1) Lords of the Sea: A History of the Barbary Corsairs – Alan G. Jamieson
Reaktion Books | 2012 | PDF
The escalation of piracy in the waters east and south of Somalia has led commentators to call the area the new Barbary, but the Somali pirates cannot compare to the three hundred years of terror supplied by the Barbary corsairs in the Mediterranean and beyond. From 1500 to 1800, Muslim pirates from the Barbary Coast of North Africa captured and enslaved more than a million Christians.
Lords of the Sea relates the history of these pirates, examining their dramatic impact as the maritime vanguard of the Ottoman Empire in the early 1500s through their breaking from Ottoman control in the early seventeenth century. Alan Jamieson explores how the corsairs rose to the apogee of their powers during this period, extending their activities from the Mediterranean into the Atlantic and venturing as far as England, Ireland, and Iceland. Serving as a vital component of the main Ottoman fleet, the Barbary pirates also conducted independent raids of Christian ships and territory. While their activities declined after 1700, Jamieson reveals that it was only in the early nineteenth century that Europe and the United States finally curtailed the Barbary menace, a fight that culminated in the French conquest of Algiers in 1830. A welcome addition to military history, Lords of the Sea is an engrossing tale of exploration, slavery, and conquest.
2) Pirates of Barbary: Corsairs, Conquests and Captivity in the Seventeenth-Century Mediterranean – Adrian Tinniswood
Riverhead Books | 2010 | EPUB
The stirring story of the seventeenth-century pirates of the Mediterranean-the forerunners of today’s bandits of the seas-and how their conquests shaped the clash between Christianity and Islam.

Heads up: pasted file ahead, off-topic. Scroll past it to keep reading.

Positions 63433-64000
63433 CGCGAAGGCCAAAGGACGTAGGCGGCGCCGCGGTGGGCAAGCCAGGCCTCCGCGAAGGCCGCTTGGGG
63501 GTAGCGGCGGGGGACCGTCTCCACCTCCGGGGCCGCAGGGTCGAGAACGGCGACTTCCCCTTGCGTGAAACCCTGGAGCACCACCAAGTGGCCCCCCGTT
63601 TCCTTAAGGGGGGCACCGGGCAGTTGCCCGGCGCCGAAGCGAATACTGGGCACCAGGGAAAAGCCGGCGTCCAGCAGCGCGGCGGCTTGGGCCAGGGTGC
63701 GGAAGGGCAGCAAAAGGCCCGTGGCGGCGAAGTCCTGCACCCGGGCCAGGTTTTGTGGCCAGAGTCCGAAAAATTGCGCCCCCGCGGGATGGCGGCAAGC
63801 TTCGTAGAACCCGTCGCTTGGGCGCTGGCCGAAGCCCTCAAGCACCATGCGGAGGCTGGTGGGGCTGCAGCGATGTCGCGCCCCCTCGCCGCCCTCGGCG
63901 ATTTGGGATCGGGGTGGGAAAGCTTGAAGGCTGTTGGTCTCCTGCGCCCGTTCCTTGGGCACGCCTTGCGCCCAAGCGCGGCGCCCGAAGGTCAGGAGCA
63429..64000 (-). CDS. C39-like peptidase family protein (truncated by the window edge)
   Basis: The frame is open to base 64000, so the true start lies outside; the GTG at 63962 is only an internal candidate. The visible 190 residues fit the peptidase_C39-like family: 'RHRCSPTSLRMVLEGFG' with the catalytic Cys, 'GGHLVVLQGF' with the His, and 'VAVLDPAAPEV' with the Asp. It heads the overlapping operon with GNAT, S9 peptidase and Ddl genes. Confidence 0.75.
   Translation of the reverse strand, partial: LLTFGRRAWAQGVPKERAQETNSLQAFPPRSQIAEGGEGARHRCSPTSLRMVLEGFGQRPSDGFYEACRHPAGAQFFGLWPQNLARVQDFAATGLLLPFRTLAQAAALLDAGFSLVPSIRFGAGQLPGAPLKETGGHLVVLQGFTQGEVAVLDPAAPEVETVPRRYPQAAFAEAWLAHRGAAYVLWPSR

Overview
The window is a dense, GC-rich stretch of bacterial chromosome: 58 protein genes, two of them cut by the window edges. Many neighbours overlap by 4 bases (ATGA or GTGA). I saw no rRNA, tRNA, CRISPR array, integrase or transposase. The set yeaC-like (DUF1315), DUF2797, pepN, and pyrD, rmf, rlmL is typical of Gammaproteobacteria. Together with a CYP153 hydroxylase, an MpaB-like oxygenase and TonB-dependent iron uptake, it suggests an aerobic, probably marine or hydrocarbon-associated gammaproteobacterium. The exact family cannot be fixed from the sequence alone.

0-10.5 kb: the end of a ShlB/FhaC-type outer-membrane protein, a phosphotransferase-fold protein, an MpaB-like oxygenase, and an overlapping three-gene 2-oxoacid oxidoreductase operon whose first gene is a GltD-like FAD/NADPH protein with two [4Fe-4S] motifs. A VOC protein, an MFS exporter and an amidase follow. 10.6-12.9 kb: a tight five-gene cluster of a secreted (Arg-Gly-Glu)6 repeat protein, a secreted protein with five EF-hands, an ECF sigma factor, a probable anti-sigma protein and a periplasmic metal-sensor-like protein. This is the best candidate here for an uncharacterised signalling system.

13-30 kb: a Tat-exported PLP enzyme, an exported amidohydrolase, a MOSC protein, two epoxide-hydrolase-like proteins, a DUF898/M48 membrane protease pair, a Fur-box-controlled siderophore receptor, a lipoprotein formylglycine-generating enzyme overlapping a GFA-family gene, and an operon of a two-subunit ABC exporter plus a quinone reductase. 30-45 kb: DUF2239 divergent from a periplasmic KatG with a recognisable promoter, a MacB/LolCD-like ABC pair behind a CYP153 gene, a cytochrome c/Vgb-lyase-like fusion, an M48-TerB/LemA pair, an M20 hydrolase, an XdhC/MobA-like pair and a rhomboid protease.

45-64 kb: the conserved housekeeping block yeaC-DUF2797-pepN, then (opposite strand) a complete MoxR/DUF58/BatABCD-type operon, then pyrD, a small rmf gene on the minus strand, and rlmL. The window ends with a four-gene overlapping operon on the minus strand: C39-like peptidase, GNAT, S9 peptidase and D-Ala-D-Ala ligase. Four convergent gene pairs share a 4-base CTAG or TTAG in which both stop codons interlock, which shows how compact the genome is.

It’s easy to think of piracy as a romantic way of life long gone — if not for today’s frightening headlines of robbery and kidnapping on the high seas. Pirates have existed since the invention of commerce itself, but they reached the zenith of their power during the 1600s, when the Mediterranean was the crossroads of the world and pirates were the scourge of Europe and the glory of Islam. They attacked ships, enslaved crews, plundered cargoes, enraged governments, and swayed empires, wreaking havoc from Gibraltar to the Holy Land and beyond.
Historian and author Adrian Tinniswood brings alive this dynamic chapter in history, where clashes between pirates of the East — Tunis, Algiers, and Tripoli — and governments of the West — England, France, Spain, and Venice — grew increasingly intense and dangerous. In vivid detail, Tinniswood recounts the brutal struggles, glorious triumphs, and enduring personalities of the pirates of the Barbary Coast, and how their maneuverings between the Muslim empires and Christian Europe shed light on the religious and moral battles that still rage today.
As Tinniswood notes in Pirates of Barbary, “Pirates are history.” In this fascinating and entertaining book, he reveals that the history of piracy is also the history that shaped our modern world.